Update: Amazon Closes North Carolina Based Associates/Affiliate Accounts (Including Mine, Which Was At Least 9 Years Old)

On June 17, I reported that Amazon.com would be closing the Amazon Associates accounts for all North Carolina based affiliates due to what they called an “unconstitutional tax collection scheme” that was set to be enacted by the General Assembly of North Carolina. Well, they followed through.

This morning, I received an e-mail from Amazon.com informing me that my account has been closed as of June 26. They say that the tax scheme will be passed any day and will be signed by the governor. Because of uncertainties regarding the date the legislation will go into effect, Amazon says, they needed to take action.

If the change is repealed, the company would then be able to re-open the closed accounts. Once again, they provide links to both the General Assembly and the Performance Marketing Alliance for more information.

I went into my e-mail archive (I believe I have all of my e-mails dating back to August 2000) and the oldest e-mail I could find, from the Amazon Associates program, was on October 31, 2000 (it was a quarterly report). So, my account is, or was,  likely at least nine years old. That’s a long time!

For anyone affected by this, I’d recommend checking out Skimlinks (see my review). I feel for those that are being hit hard by this. Skimlinks could be a way to lessen the impact and allow you to continue to use the program. Best of luck.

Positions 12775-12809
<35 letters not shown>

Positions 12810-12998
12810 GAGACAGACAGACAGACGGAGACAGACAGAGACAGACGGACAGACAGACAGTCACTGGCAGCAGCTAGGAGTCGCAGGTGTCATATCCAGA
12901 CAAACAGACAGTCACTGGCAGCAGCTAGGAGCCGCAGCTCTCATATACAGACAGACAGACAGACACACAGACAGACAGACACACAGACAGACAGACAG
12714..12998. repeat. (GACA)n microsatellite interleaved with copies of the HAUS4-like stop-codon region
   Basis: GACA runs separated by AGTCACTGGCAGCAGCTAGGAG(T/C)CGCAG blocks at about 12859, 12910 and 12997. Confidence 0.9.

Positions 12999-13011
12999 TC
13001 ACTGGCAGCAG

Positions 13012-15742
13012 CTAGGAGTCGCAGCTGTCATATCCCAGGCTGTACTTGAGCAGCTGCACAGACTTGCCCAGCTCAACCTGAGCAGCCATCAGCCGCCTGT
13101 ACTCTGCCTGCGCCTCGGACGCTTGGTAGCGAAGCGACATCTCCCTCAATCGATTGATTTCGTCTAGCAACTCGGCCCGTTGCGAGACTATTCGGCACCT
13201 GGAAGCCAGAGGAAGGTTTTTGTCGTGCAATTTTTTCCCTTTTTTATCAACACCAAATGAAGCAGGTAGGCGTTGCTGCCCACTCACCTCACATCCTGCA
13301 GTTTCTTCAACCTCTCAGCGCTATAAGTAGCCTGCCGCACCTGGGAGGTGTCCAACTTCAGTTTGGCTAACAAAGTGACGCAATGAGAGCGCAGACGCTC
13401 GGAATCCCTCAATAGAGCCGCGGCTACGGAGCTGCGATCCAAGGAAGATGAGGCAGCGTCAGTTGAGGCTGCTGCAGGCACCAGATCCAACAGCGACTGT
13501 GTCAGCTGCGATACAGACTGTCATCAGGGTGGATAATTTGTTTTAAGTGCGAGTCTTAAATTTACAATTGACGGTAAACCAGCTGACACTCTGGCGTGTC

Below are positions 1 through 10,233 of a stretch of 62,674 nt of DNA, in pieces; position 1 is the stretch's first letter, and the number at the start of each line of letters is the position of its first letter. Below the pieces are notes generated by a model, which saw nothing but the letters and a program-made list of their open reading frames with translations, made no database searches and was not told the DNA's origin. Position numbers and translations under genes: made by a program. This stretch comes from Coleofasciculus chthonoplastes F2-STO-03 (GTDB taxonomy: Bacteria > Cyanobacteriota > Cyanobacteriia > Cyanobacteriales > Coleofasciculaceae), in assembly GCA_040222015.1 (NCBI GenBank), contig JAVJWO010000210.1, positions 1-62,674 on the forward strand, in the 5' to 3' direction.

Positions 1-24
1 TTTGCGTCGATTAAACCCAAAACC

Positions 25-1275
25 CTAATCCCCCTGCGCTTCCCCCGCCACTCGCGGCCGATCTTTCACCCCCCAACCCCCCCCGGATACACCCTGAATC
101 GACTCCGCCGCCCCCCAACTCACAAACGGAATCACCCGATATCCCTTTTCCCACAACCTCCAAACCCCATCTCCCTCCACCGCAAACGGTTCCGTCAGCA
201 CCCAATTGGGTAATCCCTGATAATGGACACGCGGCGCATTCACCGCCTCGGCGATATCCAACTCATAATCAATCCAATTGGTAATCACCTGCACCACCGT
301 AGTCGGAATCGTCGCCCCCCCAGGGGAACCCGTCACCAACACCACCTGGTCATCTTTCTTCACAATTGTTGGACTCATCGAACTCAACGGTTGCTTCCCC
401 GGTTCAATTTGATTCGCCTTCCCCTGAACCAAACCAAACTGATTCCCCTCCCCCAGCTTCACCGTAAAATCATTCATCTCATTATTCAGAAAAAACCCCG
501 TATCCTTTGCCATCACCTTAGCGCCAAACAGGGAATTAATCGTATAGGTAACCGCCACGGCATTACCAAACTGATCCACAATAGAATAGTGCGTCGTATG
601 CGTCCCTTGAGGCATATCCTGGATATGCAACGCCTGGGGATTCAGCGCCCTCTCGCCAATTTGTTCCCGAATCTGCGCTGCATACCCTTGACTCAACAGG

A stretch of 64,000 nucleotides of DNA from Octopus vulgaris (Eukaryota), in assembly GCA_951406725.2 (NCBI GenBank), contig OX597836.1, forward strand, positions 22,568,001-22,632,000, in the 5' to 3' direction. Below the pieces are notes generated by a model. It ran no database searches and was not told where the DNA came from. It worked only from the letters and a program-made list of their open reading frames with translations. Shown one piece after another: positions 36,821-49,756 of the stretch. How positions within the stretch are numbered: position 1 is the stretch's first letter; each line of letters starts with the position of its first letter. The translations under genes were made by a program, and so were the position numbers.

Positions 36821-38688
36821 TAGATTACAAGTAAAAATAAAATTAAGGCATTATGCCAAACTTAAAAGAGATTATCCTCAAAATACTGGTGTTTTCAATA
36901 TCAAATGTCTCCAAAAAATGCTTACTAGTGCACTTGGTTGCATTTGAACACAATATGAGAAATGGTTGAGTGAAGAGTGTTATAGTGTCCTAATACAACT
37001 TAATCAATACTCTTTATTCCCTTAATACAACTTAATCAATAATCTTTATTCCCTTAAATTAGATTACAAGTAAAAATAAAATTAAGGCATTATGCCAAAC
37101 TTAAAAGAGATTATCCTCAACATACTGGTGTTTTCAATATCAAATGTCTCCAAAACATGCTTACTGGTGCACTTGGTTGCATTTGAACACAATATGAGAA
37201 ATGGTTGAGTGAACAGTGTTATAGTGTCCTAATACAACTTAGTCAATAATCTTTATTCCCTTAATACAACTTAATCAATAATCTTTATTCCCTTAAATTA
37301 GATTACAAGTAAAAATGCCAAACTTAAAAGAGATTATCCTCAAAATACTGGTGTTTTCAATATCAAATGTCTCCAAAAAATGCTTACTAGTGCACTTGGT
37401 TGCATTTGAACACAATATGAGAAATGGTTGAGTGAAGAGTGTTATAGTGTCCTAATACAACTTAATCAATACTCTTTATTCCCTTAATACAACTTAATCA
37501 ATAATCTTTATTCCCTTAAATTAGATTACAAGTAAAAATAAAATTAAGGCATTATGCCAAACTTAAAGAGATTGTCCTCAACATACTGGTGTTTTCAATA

Patrick O'Keefe

Managing online communities since 2000, I publish a collective of websites known as the iFroggy Network. I wrote the book Managing Online Forums and, as a public speaker, have presented for organizations like CNN, institutions like Australian National University and conferences like SXSW. More about me.



about 13 years ago

It really irritates me when companies do stuff like this to their affiliates. Just so they can save a buck on taxes they just cut off ties with some of their affiliates. Horrible business move. Good thing their is the alternative of skimlinks.


Web Guy 303

about 13 years ago

Hopefully the couple of states that are getting bad reaction from businesses with affiliate programs will show other states that this kinda stuff is not going to be a good idea


Gry dla Dzieci

about 13 years ago

I wonded has it something in common with all those economical problems around, or it is just part of company's politics? My oldest account has 8 years and I'm not using it for about 6. I remember the days when an account has a potential of archieving almost 10 MB of data ;) that was something :)



about 13 years ago

There is definitely politics at hand, plus the economy has states looking for more ways to generate tax revenue.


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